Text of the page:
The “What We Believe” page on the Black Lives Matter website, which contained content many viewed as radical or unrelated to the fight against police brutality, was deleted from the site and later restored with a significantly scaled-down “About” section, according to the Washington Examiner.
Black Lives Matter, which was founded in 2013 in response to the killing of Trayvon Martin by George Zimmerman in Florida, previously had a detailed list of policy stances on the page, some of which drew attention for their controversial nature.
Some of the content was to be expected, such as statements saying the organization would “work vigorously for freedom and justice for Black people and, by extension, all people” and “We are guided by the fact that all Black lives matter, regardless of actual or perceived sexual identity, gender identity, gender expression, economic status, ability, disability, religious beliefs or disbeliefs, immigration status, or location.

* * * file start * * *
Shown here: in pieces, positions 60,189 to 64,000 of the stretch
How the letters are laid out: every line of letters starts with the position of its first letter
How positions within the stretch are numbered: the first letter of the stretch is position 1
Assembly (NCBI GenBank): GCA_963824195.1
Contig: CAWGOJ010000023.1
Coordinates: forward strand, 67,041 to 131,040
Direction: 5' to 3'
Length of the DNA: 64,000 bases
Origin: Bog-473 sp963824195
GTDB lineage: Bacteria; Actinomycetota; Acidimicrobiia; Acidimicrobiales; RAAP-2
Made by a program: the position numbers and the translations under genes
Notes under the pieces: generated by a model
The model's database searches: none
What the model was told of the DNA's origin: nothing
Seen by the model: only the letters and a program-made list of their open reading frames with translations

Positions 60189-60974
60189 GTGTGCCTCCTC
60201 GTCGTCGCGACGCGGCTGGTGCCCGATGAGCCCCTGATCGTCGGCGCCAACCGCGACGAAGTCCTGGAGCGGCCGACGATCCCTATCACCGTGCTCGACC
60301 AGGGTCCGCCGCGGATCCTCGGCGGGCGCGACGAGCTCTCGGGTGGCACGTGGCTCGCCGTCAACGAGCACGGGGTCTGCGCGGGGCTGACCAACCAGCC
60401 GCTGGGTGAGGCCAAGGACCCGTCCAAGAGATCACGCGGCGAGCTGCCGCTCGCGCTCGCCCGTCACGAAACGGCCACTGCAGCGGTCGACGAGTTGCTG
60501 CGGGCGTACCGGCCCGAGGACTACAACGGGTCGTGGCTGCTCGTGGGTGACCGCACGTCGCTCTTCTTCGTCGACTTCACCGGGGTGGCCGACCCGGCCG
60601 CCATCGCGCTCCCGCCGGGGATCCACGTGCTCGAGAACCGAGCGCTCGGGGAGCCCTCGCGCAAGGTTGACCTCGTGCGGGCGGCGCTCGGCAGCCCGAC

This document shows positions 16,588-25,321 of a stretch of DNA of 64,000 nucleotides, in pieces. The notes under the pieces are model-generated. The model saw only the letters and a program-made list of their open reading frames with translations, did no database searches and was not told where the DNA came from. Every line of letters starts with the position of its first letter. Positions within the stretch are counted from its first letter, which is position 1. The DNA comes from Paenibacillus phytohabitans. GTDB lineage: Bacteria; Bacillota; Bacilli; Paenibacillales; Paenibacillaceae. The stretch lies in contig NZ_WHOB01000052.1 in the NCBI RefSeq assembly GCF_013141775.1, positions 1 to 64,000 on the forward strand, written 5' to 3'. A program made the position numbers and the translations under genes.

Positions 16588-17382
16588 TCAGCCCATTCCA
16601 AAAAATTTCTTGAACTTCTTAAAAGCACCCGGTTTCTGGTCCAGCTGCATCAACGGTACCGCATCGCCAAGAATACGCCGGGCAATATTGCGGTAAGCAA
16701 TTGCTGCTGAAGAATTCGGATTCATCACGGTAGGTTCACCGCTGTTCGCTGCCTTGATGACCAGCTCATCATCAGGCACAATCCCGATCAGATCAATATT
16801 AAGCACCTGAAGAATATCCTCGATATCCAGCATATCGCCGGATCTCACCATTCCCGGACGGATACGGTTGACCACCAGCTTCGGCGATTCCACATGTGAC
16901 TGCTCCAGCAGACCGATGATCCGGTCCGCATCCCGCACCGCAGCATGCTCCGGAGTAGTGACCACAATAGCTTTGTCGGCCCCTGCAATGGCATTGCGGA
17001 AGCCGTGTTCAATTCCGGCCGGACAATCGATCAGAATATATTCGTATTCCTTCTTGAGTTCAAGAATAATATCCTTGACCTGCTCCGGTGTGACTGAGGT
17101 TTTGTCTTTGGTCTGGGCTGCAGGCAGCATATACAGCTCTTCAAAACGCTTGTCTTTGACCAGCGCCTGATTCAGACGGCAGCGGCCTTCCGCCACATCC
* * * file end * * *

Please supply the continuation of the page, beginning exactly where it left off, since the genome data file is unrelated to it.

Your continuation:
Other content on the page may have been more than many supporters understood they were aligning with when they joined marches and demonstrations.
“We disrupt the Western-prescribed nuclear family structure requirement by supporting each other as extended families and ‘villages’ that collectively care for one another, especially our children, to the degree that mothers, parents, and children are comfortable,” one sentence read.
Another line read, “We foster a queer-affirming network. When we gather, we do so with the intention of freeing ourselves from the tight grip of heteronormative thinking, or rather the belief that all in the world are heterosexual (unless s/he or they disclose otherwise).”
“We are self-reflexive and do the work required to dismantle cisgender privilege and uplift Black trans folk, especially Black trans women who continue to be disproportionately impacted by trans-antagonistic violence,” another portion reads.
The edited page eliminates much of the information about restructuring family and gender norms and focuses more heavily on justice and liberation for black people.
Support for Black Lives Matter as an organization has dropped over the past three months. In June, 38% of all adults polled by Pew strongly supported the organization; that number dropped to 29% in September. Only 17% of adults strongly opposed the group in June; 30% of adults strongly opposed them in September.
Even among black adults, strong support for Black Lives Matter dropped from 71% in June to 62% in September, although the percentage of black adults who strongly oppose the organization dropped from 6% to 5%.t